14 Dec2006

gin1

Those of you who have been reading this blog for more than a year know that my annual Christmas Gingerbread effort is near and dear to my heart. It is a big deal, one of the most important events of the calendar year…something that is a tradition like no other gin2in our small house and small immediate family. Collectively, the gingerbread memories of the past 11 years are among the strongest in my food filing cabinet imbedded in this silly brain. Rain or shine, typhoon or not, harried or relaxed, we have managed to make a gingerbread house since the first Christmas of the Kid. I wrote extensively about my thoughts on Gingerbread on Christmas Eve 2005 (a worthwhile read if you are the really true blue Christmas spirit type of person), but didn’t get to post the recipe earlier last year. Then, sometime in May/June 2006, a poignant request from a reader with a cancer-stricken child requested that I post the recipe so she could attempt it when she was visiting home from the UAE, where she works. So I obliged and have actually posted the recipe albeit in the middle of the hot summer. So here is the link to the actual detailed recipe. The next few posts will comprise the mother of all Gingebread Serial Posts from start to finish, molds, dough, baked pieces, candies, icing, and the results. I will even post a no-gingerbread, “gingerbread house” for beginners who don’t want to tackle real gingerbread! And at the end of the posts, a surprise… so please enjoy the next entries, even if you can’t quite get why this is so important to me…Gingerbread in our house signals the start of the Holiday Season in a big way…

Before anything else, the annual gingerbread extravaganza requires some planning. Discussions with the Kid yielded a concept and we proceeded from there. This year the idea gin3was to create a “New England Winter Scene” and since we spent a Christmas Vacation in Vermont two years ago, we had a visual of what we wanted to re-create. Next, my assistant who has been with us for over a decade, created a multi-level platform in styrofoam and made the structural forms for a “barn,” a “log cabin” and a “church or meeting house.” The styrofoam is necessary in Manila due to the high humidity that affects the gingerbread. My assistant has watched me from the first time I created a gingerbread house for the Kid 11 years ago then evolved into large homes, castles, barns, carousels, Madeliene’s House/School, St. Basil’s Cathedral, a block of New York City Townhouses, villages, etc. and today, he is actually more meticulous and better at creating the base structure than I ever was. Without a solid foundation, the effort would be a wobbly one, to say the least! As you take out the ingredients, mix the dough with all those heavenly smelling spices, you will understand why this is so much more than just a hard brown cookie…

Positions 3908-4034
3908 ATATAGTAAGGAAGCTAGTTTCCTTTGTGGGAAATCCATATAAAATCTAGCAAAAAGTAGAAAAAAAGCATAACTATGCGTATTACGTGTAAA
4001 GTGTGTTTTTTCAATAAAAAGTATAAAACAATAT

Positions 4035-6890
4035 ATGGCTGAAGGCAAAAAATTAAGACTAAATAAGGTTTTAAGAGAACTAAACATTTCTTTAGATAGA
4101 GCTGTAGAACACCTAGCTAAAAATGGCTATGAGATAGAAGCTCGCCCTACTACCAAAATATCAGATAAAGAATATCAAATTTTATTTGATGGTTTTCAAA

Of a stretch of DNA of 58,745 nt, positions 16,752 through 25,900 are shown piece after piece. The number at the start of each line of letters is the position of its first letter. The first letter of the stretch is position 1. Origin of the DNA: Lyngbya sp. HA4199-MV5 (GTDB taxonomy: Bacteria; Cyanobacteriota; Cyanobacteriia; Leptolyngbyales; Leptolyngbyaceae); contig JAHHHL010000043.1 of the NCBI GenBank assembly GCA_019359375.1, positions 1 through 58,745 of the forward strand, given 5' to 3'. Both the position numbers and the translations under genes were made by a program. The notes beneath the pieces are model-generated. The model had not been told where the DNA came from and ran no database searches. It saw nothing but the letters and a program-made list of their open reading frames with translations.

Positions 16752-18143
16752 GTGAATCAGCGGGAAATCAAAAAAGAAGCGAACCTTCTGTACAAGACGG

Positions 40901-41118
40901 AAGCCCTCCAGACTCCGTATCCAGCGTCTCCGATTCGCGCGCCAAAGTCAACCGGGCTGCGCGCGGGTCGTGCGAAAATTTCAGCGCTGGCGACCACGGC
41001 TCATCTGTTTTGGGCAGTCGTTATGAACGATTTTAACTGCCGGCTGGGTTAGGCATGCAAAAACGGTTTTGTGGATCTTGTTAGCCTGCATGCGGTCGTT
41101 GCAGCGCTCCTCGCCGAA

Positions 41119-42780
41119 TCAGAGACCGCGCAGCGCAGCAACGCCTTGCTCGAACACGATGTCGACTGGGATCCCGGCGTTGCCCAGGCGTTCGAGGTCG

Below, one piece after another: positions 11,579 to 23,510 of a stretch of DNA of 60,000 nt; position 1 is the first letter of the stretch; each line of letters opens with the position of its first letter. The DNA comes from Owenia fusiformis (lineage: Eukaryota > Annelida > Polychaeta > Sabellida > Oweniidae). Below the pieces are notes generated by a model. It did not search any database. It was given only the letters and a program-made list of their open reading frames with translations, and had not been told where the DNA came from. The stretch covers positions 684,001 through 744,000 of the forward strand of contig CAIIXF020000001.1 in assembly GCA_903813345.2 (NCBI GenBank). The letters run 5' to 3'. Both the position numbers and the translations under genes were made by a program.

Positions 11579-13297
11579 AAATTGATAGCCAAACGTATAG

COMMENTS:

  1. joey says:

    Hooray! Can’t wait to see the whole process :) Lucky Kid! :)

    Dec 14, 2006 | 10:57 am

     
  2. Maria Clara says:

    I am awaiting with great excitement the alpha and omega of your gingerbread house.

    Dec 14, 2006 | 12:17 pm

     
  3. deanne says:

    i cant wait for pictures of the finished product!! :-)
    i’ve wanting to bake my own gingerbread men; i think it’s soooooo much easier than a gingerbread house/town. my problem has been finding ingredients… :( i’m also not fond of using a lot of sugar for the icing!

    Dec 14, 2006 | 12:27 pm

     
  4. Jacqui says:

    I will be forever grateful to you, Market Man. These posts came at a very opportune time for me. This is the first Christmas when I am giving in to my oldest’s fervent wish to bake gingerbread cookies at home (I’ll leave the houses to experts like you and Martha).
    I have been putting it off until he is big enough to handle the simple tasks of baking and cooking. Now that he is four, I am hoping the whole process won’t create too much of a mess. For the past months, he has been eagerly awaiting every morning for me to cook breakfast so he can help beat the eggs, so I guess he is ready for his first gingerbread adventure.
    Unlike you, however, I may just get a gingerbread kit at Target or the neighborhood grocery store to make the experience less stressful (for me!). Besides, they are already on sale.
    I am eagerly awaiting the pictures you will be posting of your gingerbread “New England Winter Scene”.

    Dec 14, 2006 | 3:43 pm

     
  5. emz says:

    can’t wait to see the finished product :)

    Dec 14, 2006 | 8:44 pm

     
  6. Mandy says:

    MM, i wish i was as good a parent as you. maybe i should try this next year for christmas! the kid is lucky to have you. and i would’ve loved to see the madeline gingerbread house, “we love our bread, we love our butter, but most of all, we love each other…”

    merry christmas everyone!

    Dec 14, 2006 | 9:44 pm

     
  7. Marketman says:

    Mandy, I have to see if I have a digital photo of Madeleine’s house…it might be before the digital era…I can tell you, the hardest bloody part was making the black wrought iron grills for the windows…and I did individual grey slate roof tiles… If I find the photo, I will post it for you…

    Dec 14, 2006 | 11:20 pm

     
  8. blackpearl says:

    This couldn’t have come at a better time, MM! The hubby and I are going through a financial bump now and we’ve had to give up a couple of our Christmas traditions which our children always look forward to during the season. To make up for this, been thinking of making a gingerbread house with my daughters, among other things. We do a lot of baking during the holidays but I thought a gingerbread house which they would decorate themselves would brighten up everyone’s spirits. Thanks MM!

    Dec 15, 2006 | 5:53 am

     
 

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